When I heard that NBC wouldn’t be renewing the TV musical SMASH for a third season, I was disappointed – but not entirely surprised. Before 2009, it would have seemed unlikely that a series like it could be aired at all: based in the world of musical theatre, it follows the creation and development of Bombshell, a Broadway musical inspired by the life of Marilyn Monroe. Embracing the aesthetic, and making often obscure reference to the genre, SMASH appeals to a fairly narrow demographic.
But with the explosion of Glee into the popular consciousness, and the renewed popularity of reality-singing competitions à la American Idol, an opportunity was created for a show catering to – and created, written and composed by – the musical theatre community.
If the writing was often frustrating and the quality inconsistent, what kept me watching were the show’s original musical numbers: the titular ‘Smash!’, ‘Don’t Forget Me’, ‘History Is Made At Night’, and even trash-pop ‘Touch Me’, demonstrated the sheer talent of their composers. But these instances of brilliance were few and far between, and there’s only so many times you can watch Karen and/or Ivy rehearse ‘Let Me Be Your Star’
But in an unexpected twist, the second season of SMASH becomes an intriguing, self aware and beautifully postmodern show. Its opening number, ‘Cut, Print… Moving On’ incorporates and responds to the criticism of the series’ first incarnation, and acts as an announcement of a new trajectory. In the final Boston performance of Bombshell, Marilyn (Karen) sings ‘if a duckling never swims, she’ll never become a swan – yes, I’m diving in so cut, print… moving on.’
Season Two presents a narrative centred around the realities of achieving success in a creative industry, an aspect often underplayed in contemporary pop culture. Where Glee promotes an untenable faith in the power of individuality and self-belief, SMASH favours the importance of continual improvement through creative mentorship and the nature of the professional community.
Removed from a culture of entitlement and instant gratification – as demonstrated to an extreme on The Voice, in which industry success begins with inane celebrity judges begging contestants to pick their team, and ‘mentorship’ amounts to an appraisal of your inner sense of self-worth; drawing focus from the social conflicts surrounding the process, SMASH reinforces the importance of creative work, and challenges the nature of its presentation in the mainstream.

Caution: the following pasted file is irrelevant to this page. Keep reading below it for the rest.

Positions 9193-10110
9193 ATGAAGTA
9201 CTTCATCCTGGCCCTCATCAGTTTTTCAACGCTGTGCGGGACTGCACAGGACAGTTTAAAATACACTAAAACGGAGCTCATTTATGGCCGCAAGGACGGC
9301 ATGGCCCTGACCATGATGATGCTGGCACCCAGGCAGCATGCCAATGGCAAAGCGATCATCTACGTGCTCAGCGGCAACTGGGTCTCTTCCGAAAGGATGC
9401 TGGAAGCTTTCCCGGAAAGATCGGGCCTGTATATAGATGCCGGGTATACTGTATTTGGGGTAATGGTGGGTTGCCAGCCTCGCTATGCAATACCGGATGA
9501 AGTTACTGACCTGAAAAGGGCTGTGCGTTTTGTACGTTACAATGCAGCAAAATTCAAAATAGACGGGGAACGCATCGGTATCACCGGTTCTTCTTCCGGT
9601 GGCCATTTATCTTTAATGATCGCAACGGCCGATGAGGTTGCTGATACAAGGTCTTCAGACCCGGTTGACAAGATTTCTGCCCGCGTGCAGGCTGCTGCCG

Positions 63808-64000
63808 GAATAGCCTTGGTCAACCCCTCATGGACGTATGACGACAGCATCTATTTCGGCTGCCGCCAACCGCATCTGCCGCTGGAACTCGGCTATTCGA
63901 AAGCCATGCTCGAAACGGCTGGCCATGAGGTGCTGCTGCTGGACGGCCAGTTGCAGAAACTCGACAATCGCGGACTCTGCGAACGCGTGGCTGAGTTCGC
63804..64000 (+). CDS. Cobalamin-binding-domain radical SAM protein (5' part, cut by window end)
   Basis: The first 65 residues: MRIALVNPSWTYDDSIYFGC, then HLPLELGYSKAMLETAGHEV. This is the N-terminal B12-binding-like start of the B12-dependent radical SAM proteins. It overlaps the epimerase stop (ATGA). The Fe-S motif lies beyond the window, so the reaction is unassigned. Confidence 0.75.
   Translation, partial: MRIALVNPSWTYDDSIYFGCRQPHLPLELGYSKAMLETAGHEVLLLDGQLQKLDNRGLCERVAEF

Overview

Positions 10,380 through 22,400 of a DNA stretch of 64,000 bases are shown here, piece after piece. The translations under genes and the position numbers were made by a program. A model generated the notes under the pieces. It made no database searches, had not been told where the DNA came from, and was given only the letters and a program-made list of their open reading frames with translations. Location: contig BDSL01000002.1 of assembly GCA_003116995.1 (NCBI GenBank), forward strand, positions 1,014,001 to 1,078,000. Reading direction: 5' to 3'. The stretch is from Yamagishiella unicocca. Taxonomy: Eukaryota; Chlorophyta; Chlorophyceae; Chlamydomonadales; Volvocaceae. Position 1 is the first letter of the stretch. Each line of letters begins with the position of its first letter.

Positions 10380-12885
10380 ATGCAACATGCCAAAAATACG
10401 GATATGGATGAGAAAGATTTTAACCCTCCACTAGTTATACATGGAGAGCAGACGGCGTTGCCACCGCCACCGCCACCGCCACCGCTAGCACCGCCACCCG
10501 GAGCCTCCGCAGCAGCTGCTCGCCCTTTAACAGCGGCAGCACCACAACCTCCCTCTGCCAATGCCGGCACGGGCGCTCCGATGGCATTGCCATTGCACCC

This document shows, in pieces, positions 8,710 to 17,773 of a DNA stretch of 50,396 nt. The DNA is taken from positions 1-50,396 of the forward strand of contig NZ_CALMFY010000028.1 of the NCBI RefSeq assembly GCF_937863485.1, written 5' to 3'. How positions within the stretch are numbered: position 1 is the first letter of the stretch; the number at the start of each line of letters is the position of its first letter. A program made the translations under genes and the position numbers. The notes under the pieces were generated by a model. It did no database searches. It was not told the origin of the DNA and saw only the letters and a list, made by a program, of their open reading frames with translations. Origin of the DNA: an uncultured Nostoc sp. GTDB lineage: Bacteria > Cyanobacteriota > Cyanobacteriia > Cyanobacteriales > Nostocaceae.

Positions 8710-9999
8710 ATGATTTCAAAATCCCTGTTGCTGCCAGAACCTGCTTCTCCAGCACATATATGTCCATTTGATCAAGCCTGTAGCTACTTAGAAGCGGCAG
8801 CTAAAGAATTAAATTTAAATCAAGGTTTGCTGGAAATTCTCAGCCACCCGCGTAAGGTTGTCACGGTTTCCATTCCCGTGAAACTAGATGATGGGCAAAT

The message is encapsulated in ‘The Song’, with a scene of conflict between director Derek Wills (Jack Davenport) and bad boy wunderkind, Jimmy Collins (Jeremy Jordan), composer and lyricist of Bombshell’s rival Hit List. When Derek announces he no longer needs the song Jimmy writes at the last minute, the kid demands ‘I gave it everything I got, give me five minutes – I deserve that.’ To which Derek explodes: ‘No, no one deserves anything in this business! You wait your turn, and you earn it. You are not there yet.’
Derek acts as a mentor to Jimmy, attributing their personal conflict to a clash with a younger version of himself, and a recognition of his own flaws. In ‘The Bells and Whistles,’ Tom Levitt (Christian Borle) points to their similarity, reminding Derek of his behaviour at that age, ‘arrogant, stubborn, full of huge ideas that nobody believed in but you.’ As the man and his protégé learn to work together, they begin to produce some of the best numbers on the show, including ‘I Can’t Let Go’, ‘The Goodbye Song’, and ‘Don’t Let Me Know’ (the staging of the latter cleverly mimicking the cinematography of the series itself.)
Most interesting is Julia’s creative development. In ‘The Dramaturg,’ Peter Gilman (Julian Ovenden) forces the writer of Bombshell (a character based on the series’ own ousted creator, Theresa Rebeck) to reassess her script. His notes on the book play a double role, critiquing both the fictional work and the television show containing it; calling it two-dimensional, and commenting that ‘there’s no character development outside of the songs, which are, admittedly, the best part of the show.’ While she resists the dramaturge’s script doctoring at first, Julia’s narrative sees her embrace the opportunity to collaborate with another artist, allowing her work to evolve.
In turn, she goes on to play dramaturge to Kyle Bishop (Andy Mientus), developing the book for Hit List. Kyle acts as a foil to his partner Jimmy, remaining open to the advice of his elders, and eager to grow into his full potential. The ongoing relationship between the creative team of Bombshell and Hit List demonstrates the importance of collaboration within the healthy competition of the creative community.
While SMASH may have been short-lived, its second season contained a message appealing directly to audiences grown out of the idealism of Glee, facing the obstacles of life in the real world. SMASH reminds us that ‘this life is a marathon,’ and presents characters who come to recognise that success does not rest on talent alone.
Christopher Fieldus is Editorial Assistant at Kill Your Darlings, and Editor of Mary journal. He’s not great with bio lines, but his commentary and reviews have been published in Farrago, on Same Same and Killings.